To qualify for acceptance, over 50% of the qualifying tenants (on the basis of one vote for each flat) must write back in the form of an Acceptance Notice, within the acceptance date specified in the Offer Notice.
Leaseholders then have a further couple of months in which to identify their Nominated Person and notify the freeholder accordingly. The Nominated Person can be an individual – or a dedicated company purchased by the participating leaseholders to own the freehold.
The freeholder then has a further month to send the contract of sale to the Nominated Person.
The Nominated Person then has a couple of months to sign and return the contract and pay any required deposit – a maximum of 10% of the purchase price. Completion of sale must occur within seven days of receipt by the freeholder of that signed contract to exchange.
If the qualifying leaseholders fail to respond in this way, the freeholder can then sell the freehold reversion on the open market – although it cannot be at a lower price or different terms from that set out in the Offer Notice.
How does RFR affect the price we are going to have to pay to buy the freehold?
During this period, your freeholder cannot sell the property to anyone else or offer their share to anyone else at a lower price or on different terms than those which were proposed to you and the other leaseholders.
The price offered to the leaseholders for the purchase of the lease has to be no more than the final selling price. And any sale to a third party within 12 months cannot be on different terms to those offered to the leaseholders.
If, for example, the freeholder tells the leaseholders it will cost them £500,000 to buy the freehold of the block, the freeholder cannot then go on and start negotiations with a third party to sell the freehold for say £250,000.
This makes sure that leaseholders will be offered as good a deal, or better, than any third party.
It also stops the freeholder from setting an artificially high sale price in the hope of putting the leaseholders off.
Again unlike enfranchisement, if the two parties cannot agree on the price of the freehold, there is no opportunity to apply for the issue to be decided by the First-Tier Property Tribunal.
What if my freeholder failed to offer me the right of first refusal?
If your freeholder should fail to do so, you may be surprised to hear that, in doing so, they will have committed a criminal offence – which is punishable, on conviction, with a fine of up to £5,000.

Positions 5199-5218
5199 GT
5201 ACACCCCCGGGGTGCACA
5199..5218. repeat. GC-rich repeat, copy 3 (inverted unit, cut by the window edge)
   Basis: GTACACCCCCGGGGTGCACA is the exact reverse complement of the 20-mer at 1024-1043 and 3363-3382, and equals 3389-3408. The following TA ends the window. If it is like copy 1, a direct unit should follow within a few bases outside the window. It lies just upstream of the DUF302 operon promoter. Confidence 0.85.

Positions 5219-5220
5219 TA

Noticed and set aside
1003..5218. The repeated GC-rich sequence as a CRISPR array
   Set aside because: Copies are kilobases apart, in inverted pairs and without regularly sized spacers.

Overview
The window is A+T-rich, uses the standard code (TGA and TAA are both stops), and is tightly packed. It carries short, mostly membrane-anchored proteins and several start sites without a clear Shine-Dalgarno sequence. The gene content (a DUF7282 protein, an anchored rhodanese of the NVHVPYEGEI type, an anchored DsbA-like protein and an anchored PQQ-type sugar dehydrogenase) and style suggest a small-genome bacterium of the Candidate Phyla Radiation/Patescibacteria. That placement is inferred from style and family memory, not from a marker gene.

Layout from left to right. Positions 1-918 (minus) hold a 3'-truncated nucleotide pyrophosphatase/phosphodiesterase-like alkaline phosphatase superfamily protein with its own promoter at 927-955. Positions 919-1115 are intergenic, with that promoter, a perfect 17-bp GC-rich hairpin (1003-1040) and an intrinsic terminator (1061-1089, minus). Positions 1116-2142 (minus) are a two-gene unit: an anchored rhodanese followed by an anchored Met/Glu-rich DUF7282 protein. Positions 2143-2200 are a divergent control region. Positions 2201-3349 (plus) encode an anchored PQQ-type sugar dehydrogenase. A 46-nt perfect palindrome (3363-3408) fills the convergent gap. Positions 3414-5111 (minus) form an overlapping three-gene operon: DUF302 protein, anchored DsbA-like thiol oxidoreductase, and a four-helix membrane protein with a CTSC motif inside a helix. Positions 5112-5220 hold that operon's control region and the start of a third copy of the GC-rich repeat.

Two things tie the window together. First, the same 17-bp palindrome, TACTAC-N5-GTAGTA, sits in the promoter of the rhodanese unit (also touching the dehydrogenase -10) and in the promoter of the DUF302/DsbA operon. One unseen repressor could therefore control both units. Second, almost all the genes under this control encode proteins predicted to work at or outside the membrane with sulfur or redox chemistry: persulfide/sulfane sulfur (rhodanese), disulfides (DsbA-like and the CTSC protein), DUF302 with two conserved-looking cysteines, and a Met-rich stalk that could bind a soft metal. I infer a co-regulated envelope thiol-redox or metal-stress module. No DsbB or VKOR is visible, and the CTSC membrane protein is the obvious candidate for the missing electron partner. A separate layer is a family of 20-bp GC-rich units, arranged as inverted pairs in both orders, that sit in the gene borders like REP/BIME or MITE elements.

If the freeholder does try to sell the property without first offering the Right of First Refusal to you, the tenants can serve notice on the new owner demanding full details of the sale and take action against the new owner, forcing them to sell the freehold to the leaseholders at the same price as was paid for it. This action has the effect of making the first property sale null and void.
It is worth noting that RFR does not give you as one of the leaseholders the right to force your freeholder to sell the property. That’s where enfranchisement comes in. RFR only applies if the freeholder has expressed an intention to sell the property anyway. The offer can be withdrawn by your freeholder at any time and leaseholders are free to reject the offer if they see fit.
If you and your fellow leaseholders decide that the offer is not worth accepting, the freeholder cannot then offer the property to another party at a lower price or on different terms within a year of the original notice – unless it is again offered to the tenants at the reduced price or new terms.
RFR deadlines – why they’re so important
Throughout the process, there are a number of deadlines which have to be met, or the deal could fall apart. Hitting deadlines is crucial, as if negotiations collapse, then you cannot restart them until a year has passed, meaning you will have to start again from scratch after this period. That’s one of the reasons why making sure you have one of the few solicitors with plenty of experience of this area of law is absolutely essential.
What is a participation agreement?
Right of first refusal applications can be tricky to run – especially in large blocks where there will be a number of participating leaseholders. The active involvement of each and every participating leaseholder is crucial, not least because of the tight deadlines involved.
As a result we would strongly recommend that all involved sign a participation agreement. Our team can draft one of these agreements for you. This legally enforceable document binds participants to the process once it has begun. This avoids the risk of people pulling out and leaving the other leaseholders unable to proceed.
Click here to read more about Participation Agreements, including the kind of provisions that a well drafted agreement should contain.
Can either party pull out during negotiations?
Parties have the right to withdraw from negotiations, but if the freeholder does so, they cannot then try to sell the freehold at a lower price later on. If the leaseholders withdraw, then they cannot immediately restart negotiations to buy the freehold as a year has to pass first.